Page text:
Value Opportunities Fund (HWAIX)


The performance data quoted represents past performance and does not guarantee future results. Current performance may be lower or higher. Investment return and principal value of the fund will fluctuate, and shares may be worth more or less than their original cost when redeemed. Click quarter-end or month-end to obtain the most recent fund performance.

Manager Commentary
Period ended March 31, 2019


After falling -13.5% in 4Q 2018, the S&P 500 Index returned +13.7% in the first quarter of 2019.  The swift decline and equally rapid recovery were both triggered by changes in investor sentiment as opposed to changes in underlying economic or business fundamentals.  Investor concerns emerged late in 2018 regarding trade tensions and a hawkish Fed; this combination created fears of an impending global economic recession.  These concerns appeared to fade during the first quarter of 2019 due to positive progress on US/China trade talks and dovish comments from the Federal Reserve. Throughout this period we have witnessed a significant decline in longer maturity Treasury yields and a flattening of the yield curve.  After reaching 3.2% in late 2018, the 10-year note yield fell below 2.4% in March, its lowest level in more than a year despite the Fed’s four 2018 rate hikes.  In response to these changes, all S&P 500 sectors were positive in the first quarter, with the best returning +20% (technology) and the worst returning +7% (healthcare).  The S&P 500’s forward P/E ratio increased from 15.4x at the end of 2018 to 17.1x at the end of the first quarter.  The index’s median valuation over the past ~30 years is 16.4x; while it is now slightly above median, it is considerably lower than the 20x level where it began 2018.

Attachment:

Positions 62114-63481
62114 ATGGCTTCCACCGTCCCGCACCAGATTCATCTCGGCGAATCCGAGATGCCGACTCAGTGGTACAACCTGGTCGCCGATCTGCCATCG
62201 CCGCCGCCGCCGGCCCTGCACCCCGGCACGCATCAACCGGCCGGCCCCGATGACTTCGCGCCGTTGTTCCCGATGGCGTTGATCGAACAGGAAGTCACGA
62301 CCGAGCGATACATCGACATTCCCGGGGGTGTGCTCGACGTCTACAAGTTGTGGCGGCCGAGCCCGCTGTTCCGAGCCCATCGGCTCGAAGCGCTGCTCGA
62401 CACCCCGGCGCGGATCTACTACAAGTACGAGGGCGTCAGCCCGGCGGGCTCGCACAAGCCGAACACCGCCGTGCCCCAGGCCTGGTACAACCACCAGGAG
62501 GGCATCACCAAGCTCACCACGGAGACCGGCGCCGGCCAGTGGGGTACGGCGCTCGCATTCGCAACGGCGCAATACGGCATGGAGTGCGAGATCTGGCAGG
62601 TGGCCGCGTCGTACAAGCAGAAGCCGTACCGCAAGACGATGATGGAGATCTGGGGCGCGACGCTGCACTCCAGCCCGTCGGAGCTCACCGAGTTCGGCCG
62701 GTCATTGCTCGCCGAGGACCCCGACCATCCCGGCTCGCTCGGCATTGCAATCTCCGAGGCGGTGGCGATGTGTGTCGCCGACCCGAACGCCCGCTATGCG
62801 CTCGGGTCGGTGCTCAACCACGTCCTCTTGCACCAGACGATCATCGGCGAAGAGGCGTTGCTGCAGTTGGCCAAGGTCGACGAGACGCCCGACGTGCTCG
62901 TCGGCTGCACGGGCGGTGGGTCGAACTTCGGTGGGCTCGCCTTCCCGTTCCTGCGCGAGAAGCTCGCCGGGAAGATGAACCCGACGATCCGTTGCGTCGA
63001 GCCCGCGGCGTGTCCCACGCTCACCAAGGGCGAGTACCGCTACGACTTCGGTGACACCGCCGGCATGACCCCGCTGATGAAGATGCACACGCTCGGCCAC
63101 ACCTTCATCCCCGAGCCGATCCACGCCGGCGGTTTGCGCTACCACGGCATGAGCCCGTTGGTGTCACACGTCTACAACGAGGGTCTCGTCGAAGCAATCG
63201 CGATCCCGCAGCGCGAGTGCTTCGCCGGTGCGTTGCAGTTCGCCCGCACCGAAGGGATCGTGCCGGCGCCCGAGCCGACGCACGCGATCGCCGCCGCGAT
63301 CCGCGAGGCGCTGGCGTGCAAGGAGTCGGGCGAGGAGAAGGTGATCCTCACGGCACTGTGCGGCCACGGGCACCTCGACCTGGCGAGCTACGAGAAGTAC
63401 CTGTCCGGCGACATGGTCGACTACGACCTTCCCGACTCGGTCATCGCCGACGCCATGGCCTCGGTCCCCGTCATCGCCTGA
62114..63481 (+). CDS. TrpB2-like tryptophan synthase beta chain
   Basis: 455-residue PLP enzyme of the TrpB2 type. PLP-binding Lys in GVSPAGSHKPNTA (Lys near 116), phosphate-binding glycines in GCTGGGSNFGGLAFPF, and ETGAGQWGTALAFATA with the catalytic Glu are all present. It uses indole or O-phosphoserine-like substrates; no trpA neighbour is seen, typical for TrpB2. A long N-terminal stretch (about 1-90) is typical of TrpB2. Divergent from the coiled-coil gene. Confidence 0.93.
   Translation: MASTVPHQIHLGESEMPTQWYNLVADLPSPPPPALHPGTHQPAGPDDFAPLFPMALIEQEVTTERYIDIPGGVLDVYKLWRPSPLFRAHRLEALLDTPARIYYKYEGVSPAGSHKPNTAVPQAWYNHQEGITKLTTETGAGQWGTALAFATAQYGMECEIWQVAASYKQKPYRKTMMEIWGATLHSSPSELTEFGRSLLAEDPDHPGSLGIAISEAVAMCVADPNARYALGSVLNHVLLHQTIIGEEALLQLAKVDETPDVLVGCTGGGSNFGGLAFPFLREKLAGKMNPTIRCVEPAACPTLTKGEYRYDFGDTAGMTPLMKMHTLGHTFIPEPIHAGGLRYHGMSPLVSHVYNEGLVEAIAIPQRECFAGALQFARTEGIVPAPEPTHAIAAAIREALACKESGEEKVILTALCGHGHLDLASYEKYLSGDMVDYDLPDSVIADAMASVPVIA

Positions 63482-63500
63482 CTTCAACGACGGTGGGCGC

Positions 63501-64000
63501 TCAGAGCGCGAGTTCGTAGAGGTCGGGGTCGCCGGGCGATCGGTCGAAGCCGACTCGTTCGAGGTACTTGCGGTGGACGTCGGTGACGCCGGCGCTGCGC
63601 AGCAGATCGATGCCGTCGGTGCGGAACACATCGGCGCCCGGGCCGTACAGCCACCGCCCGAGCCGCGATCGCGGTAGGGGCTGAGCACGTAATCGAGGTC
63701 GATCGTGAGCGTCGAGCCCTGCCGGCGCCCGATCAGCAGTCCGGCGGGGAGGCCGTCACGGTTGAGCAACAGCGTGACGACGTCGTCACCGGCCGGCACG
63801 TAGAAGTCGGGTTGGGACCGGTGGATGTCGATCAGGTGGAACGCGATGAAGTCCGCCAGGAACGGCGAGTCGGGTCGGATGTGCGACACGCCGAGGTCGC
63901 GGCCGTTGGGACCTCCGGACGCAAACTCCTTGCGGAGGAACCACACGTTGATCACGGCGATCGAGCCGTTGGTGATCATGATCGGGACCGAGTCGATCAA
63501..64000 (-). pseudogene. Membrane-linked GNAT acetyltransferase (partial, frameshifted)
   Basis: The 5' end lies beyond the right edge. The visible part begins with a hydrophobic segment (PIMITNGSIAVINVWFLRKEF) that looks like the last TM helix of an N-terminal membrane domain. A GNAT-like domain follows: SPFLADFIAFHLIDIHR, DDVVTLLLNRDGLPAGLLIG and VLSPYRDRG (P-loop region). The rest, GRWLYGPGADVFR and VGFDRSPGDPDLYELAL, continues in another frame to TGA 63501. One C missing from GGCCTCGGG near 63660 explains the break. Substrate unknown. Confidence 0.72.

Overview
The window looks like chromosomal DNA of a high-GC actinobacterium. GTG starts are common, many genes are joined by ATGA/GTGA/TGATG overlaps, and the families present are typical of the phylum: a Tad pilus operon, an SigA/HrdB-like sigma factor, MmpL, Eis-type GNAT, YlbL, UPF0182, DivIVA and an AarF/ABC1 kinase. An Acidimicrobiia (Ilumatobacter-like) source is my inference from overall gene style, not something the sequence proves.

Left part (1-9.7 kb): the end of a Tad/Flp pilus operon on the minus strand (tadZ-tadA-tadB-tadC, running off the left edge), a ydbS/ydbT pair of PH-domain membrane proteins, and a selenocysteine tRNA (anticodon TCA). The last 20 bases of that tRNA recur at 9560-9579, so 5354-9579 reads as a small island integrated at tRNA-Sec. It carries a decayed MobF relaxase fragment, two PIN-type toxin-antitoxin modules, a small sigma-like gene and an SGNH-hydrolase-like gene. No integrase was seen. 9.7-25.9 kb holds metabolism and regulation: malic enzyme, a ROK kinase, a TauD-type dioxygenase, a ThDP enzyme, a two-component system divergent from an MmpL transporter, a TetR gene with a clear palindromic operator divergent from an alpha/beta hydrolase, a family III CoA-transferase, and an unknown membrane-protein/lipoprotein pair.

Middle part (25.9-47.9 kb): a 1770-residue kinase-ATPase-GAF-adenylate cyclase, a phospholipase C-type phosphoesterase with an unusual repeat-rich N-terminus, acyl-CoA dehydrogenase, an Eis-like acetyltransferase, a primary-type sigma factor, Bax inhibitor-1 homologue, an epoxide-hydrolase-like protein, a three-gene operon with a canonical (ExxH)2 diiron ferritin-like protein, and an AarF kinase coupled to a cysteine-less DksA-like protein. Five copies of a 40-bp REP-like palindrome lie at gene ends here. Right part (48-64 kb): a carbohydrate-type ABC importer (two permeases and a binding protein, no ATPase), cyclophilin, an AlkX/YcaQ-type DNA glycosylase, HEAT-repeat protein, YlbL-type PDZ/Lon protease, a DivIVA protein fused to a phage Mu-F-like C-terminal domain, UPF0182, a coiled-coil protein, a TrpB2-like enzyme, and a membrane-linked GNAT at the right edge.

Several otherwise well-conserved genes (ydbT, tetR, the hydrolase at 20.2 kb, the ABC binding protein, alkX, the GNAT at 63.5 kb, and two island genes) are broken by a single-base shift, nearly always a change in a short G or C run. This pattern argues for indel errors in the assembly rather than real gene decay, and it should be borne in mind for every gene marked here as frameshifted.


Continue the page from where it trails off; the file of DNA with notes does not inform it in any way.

While the overall market appears fairly valued, we continue to find opportunities because there is a large valuation disparity between certain segments of the market—some are attractively valued, some richly valued.  The S&P Banks Industry Group trades at 9.9x forward earnings.  The median multiple for banks over the last 30 years is 12.0x, so the group currently trades at about 80% of its historical average.  Considering that banks’ balance sheets are as strong as they have been in decades, and nearly 80% of earnings are being returned to shareholders via dividends and share repurchases, we view banks’ risk/reward tradeoff as especially compelling.  The portfolio’s banks trade at an even lower valuation (9.3x consensus earnings and 8.1x normal earnings) with a payout yield of 10% (dividends + share repurchases as a percentage of total equity).  Conversely, the S&P Utilities Industry Group trades at 18.8x forward earnings, or double the valuation of banks.  The median multiple for utilities over the last 30 years is 14.4x, so the group currently trades at about 130% of its historical average.  Opposite of banks, utilities have added financial leverage, increasing net debt to EBITDA by 50% over the past decade from 3.4x to 5.1x.  Utilities can support higher debt levels than most other businesses, but paying high multiples for slow growing businesses with increased leverage is not an attractive proposition in our view.  Recognizing the considerable valuation dispersion across sectors, the portfolio exhibits larger-than-normal sector deviations from the benchmark.